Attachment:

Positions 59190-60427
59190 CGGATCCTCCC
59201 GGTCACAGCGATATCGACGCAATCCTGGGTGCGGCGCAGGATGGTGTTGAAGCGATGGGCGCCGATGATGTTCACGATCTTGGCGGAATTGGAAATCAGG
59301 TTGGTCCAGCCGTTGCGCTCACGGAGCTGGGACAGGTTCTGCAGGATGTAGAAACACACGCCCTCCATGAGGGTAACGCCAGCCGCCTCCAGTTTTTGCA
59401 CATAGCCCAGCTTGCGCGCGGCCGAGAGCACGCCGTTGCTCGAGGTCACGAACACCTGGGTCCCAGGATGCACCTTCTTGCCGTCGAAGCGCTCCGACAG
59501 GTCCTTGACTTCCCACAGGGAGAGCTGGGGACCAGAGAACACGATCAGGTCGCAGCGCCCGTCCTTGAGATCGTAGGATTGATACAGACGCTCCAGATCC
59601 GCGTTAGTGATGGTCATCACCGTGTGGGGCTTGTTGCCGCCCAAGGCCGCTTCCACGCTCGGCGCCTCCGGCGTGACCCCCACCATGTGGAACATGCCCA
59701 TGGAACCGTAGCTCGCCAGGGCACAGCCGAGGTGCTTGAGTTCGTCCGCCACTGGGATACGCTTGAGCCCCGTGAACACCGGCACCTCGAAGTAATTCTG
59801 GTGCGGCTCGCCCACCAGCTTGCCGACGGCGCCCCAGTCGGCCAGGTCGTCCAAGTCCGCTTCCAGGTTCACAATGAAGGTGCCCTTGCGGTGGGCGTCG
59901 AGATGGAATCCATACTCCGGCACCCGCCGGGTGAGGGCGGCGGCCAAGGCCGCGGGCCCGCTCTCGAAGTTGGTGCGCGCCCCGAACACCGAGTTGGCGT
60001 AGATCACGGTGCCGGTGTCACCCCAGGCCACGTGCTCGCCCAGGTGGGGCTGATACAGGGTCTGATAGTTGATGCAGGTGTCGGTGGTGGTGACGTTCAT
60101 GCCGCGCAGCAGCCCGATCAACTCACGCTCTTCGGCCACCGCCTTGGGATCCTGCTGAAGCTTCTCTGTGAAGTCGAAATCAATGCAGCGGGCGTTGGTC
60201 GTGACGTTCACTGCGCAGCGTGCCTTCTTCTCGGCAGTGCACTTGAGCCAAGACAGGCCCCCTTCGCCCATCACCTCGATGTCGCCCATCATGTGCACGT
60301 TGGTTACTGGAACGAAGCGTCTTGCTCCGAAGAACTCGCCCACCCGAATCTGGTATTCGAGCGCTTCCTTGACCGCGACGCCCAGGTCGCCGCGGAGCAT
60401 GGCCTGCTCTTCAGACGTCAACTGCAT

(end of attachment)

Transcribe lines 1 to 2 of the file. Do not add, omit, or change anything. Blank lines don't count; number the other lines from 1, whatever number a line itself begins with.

Positions 59190-60427
59190 CGGATCCTCCC